California officials study drought benefits of salinity barrier

On Monday, California’s Department of Water Resources (DWR) released a draft Environmental Impacts Report, which looked into the and potential negative impacts of repeated use of a temporary drought salinity barrier in the delta.This drought barrier is in the West False River. It is a wall of earth that helps to keep salt water from the Bay Area from infiltrating into the freshwater delta system during times of severe drought. During non-drought conditions, runoff from rainfall and snowmelt combined with regular freshwater releases from major reservoirs keep that saltwater well away from the delta. But as water supplies dwindle, water releases must be limited to ensure that other water needs can be met.” So what this allows us to do is keep the Delta fresh for the beneficial uses of the interior Delta with the release of less fresh water, Jacob MrQuirk, principle engineer for DWR says. If the delta were to become contaminated with saltwater, millions would lose access to fresh drinking water, including farmers, who rely on the delta for irrigation.The study released on Monday looked specifically at the impact of using this temporary drought barrier two additional times within the next 10 years. It found that overall, the barrier is successful at blocking saltwater, but there were noted impacts on some native animal species, including the delta smelt.McQuirk said that DWR is working to mitigate those impacts.A drought salinity barrier is one tool that DWR may need to use more as climate change threatens the West with longer periods of drought.” “We are learning that climate change is making things more challenging for us. That means more extremes, more dry weather, and so really, exactly what mother nature has in store, we just don’t know,” McQuirk said.

On Monday, California’s Department of Water Resources (DWR) released a draft Environmental Impacts Report, which looked into the and potential negative impacts of repeated use of a temporary drought salinity barrier in the delta.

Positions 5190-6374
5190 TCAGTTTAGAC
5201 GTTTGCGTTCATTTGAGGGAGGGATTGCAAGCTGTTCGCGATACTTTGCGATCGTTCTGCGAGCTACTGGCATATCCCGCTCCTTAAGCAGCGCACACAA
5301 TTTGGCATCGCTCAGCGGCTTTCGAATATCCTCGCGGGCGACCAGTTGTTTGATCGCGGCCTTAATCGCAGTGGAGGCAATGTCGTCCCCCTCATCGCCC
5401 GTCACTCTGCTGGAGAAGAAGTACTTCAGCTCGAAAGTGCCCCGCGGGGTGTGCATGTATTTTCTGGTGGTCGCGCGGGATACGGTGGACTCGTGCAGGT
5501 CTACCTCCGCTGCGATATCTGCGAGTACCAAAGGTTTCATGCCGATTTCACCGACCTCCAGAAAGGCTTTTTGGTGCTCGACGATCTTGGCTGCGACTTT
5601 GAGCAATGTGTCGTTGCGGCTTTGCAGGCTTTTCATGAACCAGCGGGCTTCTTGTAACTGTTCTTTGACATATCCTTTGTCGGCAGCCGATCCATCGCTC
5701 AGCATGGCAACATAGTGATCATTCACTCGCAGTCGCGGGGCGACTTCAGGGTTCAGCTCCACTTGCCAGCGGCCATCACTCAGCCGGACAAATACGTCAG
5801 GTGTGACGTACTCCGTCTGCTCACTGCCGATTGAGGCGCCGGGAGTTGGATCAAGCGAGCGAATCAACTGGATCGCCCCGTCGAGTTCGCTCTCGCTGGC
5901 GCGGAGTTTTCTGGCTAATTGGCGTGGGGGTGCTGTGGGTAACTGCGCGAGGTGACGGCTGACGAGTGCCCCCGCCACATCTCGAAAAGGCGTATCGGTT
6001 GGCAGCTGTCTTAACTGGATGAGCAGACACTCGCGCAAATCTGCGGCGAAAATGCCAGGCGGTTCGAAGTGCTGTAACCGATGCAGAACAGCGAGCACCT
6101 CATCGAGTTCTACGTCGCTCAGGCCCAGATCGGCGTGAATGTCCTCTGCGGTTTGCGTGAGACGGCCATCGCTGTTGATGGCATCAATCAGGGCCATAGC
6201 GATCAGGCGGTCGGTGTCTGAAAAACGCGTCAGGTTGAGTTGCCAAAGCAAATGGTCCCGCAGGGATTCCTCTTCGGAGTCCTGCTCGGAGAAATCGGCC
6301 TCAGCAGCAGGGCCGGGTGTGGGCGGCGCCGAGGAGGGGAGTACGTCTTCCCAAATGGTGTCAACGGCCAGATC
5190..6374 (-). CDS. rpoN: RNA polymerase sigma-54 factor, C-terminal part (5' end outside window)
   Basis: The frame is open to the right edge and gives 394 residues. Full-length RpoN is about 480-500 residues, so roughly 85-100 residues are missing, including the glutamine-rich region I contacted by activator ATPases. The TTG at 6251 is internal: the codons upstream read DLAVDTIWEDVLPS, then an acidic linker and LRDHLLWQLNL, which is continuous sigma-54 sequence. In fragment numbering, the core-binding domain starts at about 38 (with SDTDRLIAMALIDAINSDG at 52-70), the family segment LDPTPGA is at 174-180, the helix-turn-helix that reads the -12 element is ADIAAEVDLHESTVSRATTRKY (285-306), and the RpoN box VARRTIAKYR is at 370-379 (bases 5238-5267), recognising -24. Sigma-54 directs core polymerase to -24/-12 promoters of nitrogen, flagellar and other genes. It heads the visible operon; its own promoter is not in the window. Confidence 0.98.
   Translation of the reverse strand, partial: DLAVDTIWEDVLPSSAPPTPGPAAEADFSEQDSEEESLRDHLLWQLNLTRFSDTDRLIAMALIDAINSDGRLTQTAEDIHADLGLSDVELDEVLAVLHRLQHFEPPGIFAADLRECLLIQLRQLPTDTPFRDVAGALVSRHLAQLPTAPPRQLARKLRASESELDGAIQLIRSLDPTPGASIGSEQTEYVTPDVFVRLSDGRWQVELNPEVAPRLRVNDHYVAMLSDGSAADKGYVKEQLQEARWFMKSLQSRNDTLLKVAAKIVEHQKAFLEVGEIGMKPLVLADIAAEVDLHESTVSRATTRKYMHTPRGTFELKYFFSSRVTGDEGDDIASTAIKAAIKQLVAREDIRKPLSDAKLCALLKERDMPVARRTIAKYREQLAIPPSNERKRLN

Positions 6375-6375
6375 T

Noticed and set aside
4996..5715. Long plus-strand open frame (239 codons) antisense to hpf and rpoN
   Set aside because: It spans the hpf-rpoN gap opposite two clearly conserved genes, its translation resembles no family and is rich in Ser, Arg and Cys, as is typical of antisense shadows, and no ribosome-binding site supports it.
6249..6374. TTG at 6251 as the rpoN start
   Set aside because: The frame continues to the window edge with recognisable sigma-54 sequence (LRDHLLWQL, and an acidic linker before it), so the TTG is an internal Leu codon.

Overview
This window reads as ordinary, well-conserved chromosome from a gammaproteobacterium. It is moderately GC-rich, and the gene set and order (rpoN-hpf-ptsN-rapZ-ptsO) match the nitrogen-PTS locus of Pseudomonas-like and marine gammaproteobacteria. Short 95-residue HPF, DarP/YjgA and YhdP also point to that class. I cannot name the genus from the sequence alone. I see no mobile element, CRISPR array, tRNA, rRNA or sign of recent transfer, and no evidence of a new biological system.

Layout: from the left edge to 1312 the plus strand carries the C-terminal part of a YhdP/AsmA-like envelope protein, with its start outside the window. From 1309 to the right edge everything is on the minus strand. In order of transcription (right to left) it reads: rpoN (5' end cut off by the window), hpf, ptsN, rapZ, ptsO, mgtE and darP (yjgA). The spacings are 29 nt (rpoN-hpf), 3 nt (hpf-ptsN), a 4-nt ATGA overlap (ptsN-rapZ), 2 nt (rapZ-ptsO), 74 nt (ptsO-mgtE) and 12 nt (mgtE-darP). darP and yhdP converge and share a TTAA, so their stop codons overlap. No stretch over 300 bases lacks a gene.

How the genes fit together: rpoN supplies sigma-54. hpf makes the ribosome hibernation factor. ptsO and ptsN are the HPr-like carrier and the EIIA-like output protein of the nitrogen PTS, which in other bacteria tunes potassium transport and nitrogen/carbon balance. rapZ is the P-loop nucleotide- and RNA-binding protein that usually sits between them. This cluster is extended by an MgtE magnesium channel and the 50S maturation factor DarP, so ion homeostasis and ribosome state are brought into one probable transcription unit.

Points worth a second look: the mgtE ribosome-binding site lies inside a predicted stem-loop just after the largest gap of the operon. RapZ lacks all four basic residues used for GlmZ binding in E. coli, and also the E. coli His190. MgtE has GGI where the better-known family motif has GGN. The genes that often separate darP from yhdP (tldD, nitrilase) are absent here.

This drought barrier is in the West False River. It is a wall of earth that helps to keep salt water from the Bay Area from infiltrating into the freshwater delta system during times of severe drought.

During non-drought conditions, runoff from rainfall and snowmelt combined with regular freshwater releases from major reservoirs keep that saltwater well away from the delta. But as water supplies dwindle, water releases must be limited to ensure that other water needs can be met.

“So what is this [drought barrier] allows us to do is keep the Delta fresh for the beneficial uses of the interior Delta with the release of less fresh water,” says Jacob MrQuirk, principle engineer for DWR.

If the delta were to become contaminated with saltwater, millions would lose access to fresh drinking water, including farmers, who rely on the delta for irrigation.

The study released on Monday looked specifically at the impact of using this temporary protection barrier two additional times within the next 10 years.

It found that overall, the barrier is successful at blocking saltwater, but there were noted impacts on some native animal species, including the delta smelt.

McQuirk said that DWR is working to mitigate those impacts.

A drought salinity barrier is one tool that DWR may need to use more as climate change threatens the West with longer periods of drought.

“We are learning that climate change is making things more challenging for us. That means more extremes, more dry weather, and so really, exactly what mother nature has in store, we just don’t know,” McQuirk said.

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